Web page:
NPR ran a story this week about how farmers now have the highest occupational suicide rate in The United States. Note that educators are lowest in this risk pool, so it’s not about salary. This is about the soil, the earth, and an impossible task to squeeze blood from a stone. Any large scale commercial farmer, we’re talking mostly people growing industrial crops like soy, corn, and grains, are waking up to the loss of any financial safety net from the government. First I have to ask why these large scale places need such a safety net that without it, their farms fail, and second, why supposed food crops are tied up in political shenanigans.
The first question takes us deep into the history of farming in America. From The Dust Bowl on, government stepped in to give financial buffers to farms when bad weather or international trade prices caused a major upset to profit margins. We’re still talking about mega farms, places where a mono-crop policy of planting the most lucrative plants like fuel crops, and animal feed crops for factory farms, overtook a farmer’s focus on feeding people. These industrial farmers are still fed the myth that farming feeds America, but that is a threadbare story. Most soy, wheat, and corn goes overseas, into ethanol, or down a pig/cow/chicken’s throat in a feed lot where the animals are fed more than just grains.
Perhaps it is the realization that most farmers really aren’t feeding people any more, which has an effect on their moral fiber. Maybe the idea of poisoning the land with chemicals to get a better crop, while seeing the devastation it causes, then feeling their hands are tied, pushes farmers on large grow operations to despair. Most large farms in the Midwest are controlled by corporations, not the families running the farms. Those bright red barns and smiling faces of young families we see all over the consumer market are total facade. Politically, it’s a staple in conservative rhetoric, and the conservative minds of Midwestern towns eat it up, like they eat up Tyson meat products and push into WalMart with open arms, not realizing those are the companies preying on their small town industries and putting them all out of work.
I feel this personally, as an Oklahoma native, watching my father’s small home town disintegrate before my eyes as the peanut and cotton industries abandon the state for international markets, ushering oil and gas to drill and frack, polluting water and soil even more. What I see planted near town now is fuel crops for ethanol, and that plays into the commercial energy market just fine. But there are no more family farms, and the only real cattle ranch left is the Braum’s corporation; an ice-cream chain that is known for using growth hormones in their animals to produce more milk. Those cows are not happily wandering a grassy plain, but cooped up in a milk parlor while what’s left of their range is carved into drill decks for more fracking operations.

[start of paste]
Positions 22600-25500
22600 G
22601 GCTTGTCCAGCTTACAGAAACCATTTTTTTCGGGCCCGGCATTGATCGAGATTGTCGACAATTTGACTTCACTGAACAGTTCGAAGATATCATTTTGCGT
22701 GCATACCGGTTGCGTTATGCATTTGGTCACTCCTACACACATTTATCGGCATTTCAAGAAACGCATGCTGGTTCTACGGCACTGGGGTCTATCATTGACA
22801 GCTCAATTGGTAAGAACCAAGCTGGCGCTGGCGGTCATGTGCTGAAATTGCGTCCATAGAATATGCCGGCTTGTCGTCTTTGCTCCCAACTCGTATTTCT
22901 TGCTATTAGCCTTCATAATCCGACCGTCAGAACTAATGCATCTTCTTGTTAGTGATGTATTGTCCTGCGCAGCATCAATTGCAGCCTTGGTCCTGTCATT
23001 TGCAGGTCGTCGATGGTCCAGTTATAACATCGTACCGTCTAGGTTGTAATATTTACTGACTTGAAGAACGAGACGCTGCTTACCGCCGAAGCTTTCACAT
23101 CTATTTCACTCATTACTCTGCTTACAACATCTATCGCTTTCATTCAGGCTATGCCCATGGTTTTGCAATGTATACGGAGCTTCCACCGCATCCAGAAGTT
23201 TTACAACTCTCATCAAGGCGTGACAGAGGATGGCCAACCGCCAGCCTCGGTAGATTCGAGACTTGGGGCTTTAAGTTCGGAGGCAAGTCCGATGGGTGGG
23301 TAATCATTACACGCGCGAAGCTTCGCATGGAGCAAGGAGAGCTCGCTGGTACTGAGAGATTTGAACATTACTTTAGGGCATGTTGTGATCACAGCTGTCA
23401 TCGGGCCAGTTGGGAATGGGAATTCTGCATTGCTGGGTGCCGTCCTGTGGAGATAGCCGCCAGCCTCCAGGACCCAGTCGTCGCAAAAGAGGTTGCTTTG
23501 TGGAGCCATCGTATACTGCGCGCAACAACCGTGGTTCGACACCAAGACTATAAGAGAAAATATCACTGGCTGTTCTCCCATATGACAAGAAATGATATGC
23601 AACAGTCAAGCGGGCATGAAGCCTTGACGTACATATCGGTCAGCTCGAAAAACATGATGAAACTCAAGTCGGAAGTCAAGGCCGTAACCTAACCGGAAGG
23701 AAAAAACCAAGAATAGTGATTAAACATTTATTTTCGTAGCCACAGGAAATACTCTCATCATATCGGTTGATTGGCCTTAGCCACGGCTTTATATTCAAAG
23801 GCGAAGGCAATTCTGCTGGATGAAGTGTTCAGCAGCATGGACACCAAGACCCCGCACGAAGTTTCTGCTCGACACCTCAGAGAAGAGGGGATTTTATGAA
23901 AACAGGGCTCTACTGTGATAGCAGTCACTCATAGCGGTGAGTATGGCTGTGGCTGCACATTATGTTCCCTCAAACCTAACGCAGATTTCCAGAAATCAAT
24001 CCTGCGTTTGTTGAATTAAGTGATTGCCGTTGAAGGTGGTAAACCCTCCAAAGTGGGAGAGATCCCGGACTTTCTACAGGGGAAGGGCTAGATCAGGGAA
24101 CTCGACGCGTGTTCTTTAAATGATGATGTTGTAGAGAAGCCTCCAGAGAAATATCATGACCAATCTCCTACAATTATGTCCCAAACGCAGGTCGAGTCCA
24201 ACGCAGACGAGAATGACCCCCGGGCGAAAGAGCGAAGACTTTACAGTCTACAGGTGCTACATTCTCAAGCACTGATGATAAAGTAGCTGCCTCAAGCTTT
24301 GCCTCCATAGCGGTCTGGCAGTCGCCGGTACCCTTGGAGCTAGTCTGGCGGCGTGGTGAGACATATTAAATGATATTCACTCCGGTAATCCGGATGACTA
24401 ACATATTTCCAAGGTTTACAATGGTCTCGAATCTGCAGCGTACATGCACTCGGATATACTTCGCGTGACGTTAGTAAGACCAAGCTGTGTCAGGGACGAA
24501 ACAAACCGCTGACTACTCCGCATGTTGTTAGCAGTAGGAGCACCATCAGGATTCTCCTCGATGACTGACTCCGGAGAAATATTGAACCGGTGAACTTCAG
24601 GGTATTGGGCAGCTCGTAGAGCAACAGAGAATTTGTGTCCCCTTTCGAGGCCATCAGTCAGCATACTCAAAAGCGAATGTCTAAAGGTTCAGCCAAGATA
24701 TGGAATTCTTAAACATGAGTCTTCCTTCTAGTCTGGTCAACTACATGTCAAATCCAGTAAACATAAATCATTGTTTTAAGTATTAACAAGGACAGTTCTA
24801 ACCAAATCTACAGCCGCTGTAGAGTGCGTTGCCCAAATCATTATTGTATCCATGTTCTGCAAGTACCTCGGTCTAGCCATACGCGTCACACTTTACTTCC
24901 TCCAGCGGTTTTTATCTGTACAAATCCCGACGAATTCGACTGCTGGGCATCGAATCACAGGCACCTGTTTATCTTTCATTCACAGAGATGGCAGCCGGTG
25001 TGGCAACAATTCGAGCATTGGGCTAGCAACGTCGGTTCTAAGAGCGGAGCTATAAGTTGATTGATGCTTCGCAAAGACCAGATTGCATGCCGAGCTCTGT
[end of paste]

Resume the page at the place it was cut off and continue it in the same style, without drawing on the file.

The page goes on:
Another article I read recently about farmer’s suicide links the current crisis to a commercial fallout in the 1980s. In a nut shell, the farming economy bottomed out, and loans were called in. Millions of acres of land were lost to corporate mega-conglomerates who seized on privatizing farming and creating the huge mega-farms we know today across the Midwest. The control of farming was finalized with the patenting of life, and any farmer not participating in the Monsanto seed programs ended up in court battles over GMO seed contaminating their crops. For those who are still unaware of these practices, read this. Monsanto, and other large industrial agricultural companies now run farming practices and prices all over the world. This is part of a much larger consolidation of all consumer goods into the hands of a few large businesses which now run the world economy, and not for the greater good of the people, but for the profit of investors.
Food is not a stock, it’s a staple for survival, and that’s why most of us who go into growing food feel passionate about what we do. Some farmers keep to the organic method, and have a successful time of growing smaller, better quality crops that people will eat. But the capitalist market wants its share of profit, and food is a requirement to live, so it’s an easy market to corner and control with the right execution. Farmers are the one’s being executed, through manipulation of the market, and a false floor of economic support promised by government, then pulled out from under them like a cheap rug.
When farmers are forced to sell their land, they loose the ability to control their lives, and put food on the table, even for themselves. If you know a farmer, you know someone who lives a very thin profit margin, but it’s not just happening in farming these days. With such success in the agricultural market, corporate America is turning to every field, not just those of wheat and soy, but those of education, construction, medicine, you name it, a corporate Leviathan with “investors” is lurking in wait for the next big cash cow to slaughter. Sadly, we the people are on the chopping block, along with our health, sanity, and freedom.